Free flow: urine flows freely through the tube into the drainage bag.
    Closing the catheter: A clamp valve closes the suprapubic catheter, urine accumulates in the bladder and is emptied into the toilet or drainage bag. Your urologist will advise you on which method is best for you.
    If the placement of the catheter is prolonged (more than 1 month), you should be sure to close the bladder training catheter.Failure to do so will result in bladder shrinkage.

    How often should the catheter be changed?
    The first time the catheter should be replaced 6-8 weeks after insertion. Your catheter can then be changed every 4 to 8 weeks with the help of your local urology nurse. You or family members can learn how to make the replacement yourself, it’s not difficult.
    There may be blood in the urine after replacement, but most often this stops within 24 hours.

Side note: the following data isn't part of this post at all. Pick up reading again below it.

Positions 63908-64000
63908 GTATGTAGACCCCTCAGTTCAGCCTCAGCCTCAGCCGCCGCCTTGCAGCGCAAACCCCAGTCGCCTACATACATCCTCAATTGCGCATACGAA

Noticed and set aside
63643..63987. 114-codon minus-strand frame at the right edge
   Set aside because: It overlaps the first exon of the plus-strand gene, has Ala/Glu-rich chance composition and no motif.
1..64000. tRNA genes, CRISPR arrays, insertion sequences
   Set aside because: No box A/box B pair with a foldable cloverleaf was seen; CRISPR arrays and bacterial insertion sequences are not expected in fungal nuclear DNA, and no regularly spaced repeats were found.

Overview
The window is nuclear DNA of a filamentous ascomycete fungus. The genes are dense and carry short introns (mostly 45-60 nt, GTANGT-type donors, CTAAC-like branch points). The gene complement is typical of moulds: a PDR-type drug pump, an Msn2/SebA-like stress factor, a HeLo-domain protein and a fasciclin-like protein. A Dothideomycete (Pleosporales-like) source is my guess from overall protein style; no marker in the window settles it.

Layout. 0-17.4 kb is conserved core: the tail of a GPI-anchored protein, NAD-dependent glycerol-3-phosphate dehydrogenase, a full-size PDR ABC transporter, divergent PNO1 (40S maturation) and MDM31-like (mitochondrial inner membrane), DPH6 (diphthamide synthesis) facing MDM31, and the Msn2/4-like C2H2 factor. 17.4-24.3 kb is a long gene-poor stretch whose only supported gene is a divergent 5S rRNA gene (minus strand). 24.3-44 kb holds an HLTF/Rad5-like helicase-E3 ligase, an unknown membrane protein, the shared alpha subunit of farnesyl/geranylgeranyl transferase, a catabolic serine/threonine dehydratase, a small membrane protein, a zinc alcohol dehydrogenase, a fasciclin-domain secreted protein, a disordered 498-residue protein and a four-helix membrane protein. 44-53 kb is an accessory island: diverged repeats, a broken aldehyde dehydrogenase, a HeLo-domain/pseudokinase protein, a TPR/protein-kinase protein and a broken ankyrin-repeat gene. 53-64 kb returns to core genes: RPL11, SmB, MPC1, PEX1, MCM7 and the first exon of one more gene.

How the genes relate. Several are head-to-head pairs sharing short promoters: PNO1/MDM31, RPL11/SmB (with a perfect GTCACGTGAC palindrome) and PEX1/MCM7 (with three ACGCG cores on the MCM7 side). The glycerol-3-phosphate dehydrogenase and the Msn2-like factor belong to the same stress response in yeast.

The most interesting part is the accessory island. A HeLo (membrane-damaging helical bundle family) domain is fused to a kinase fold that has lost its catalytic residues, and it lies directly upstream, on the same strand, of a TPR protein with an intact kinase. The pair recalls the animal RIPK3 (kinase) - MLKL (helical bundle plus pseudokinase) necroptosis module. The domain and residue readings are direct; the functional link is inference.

What should I do with the urine collection bag (drainage bag)?
    There are 2 types of bags:
    Day bag
    This is a bag that is attached to the leg with straps.There are many different types of drainage bags, your doctor may recommend which one is best, although this does not really matter.

    Night bag
    Used when you sleep. They are large in size and may or may not have a drain valve.

    On average, the drainage bag should be replaced every 5-7 days according to the manufacturer’s instructions. If the bag is damaged or visually dirty, it should be replaced.

    DISPOSAL.The bag should be tied up and discarded with general trash.

    Care of the bladder and suprapubic catheter (cystostomy).

    HYGIENE is the most important element of life with a suprapubic catheter (epicystostomy).

    The most common problem with cystostomy is a urinary tract infection that enters the bladder through or around the catheter.

    • Always wash your hands before and after manipulating the catheter, before and after emptying your bladder if you are using an accumulation technique.
    • Empty the leg bag when it is half full.
    • Do not let the urine bag come into contact with the toilet when you are flushing urine down the toilet, wipe the valve after flushing.
    • Wash around the site where the tube enters your skin with warm water and soap 1-2 times a day, or wipe with a damp cloth.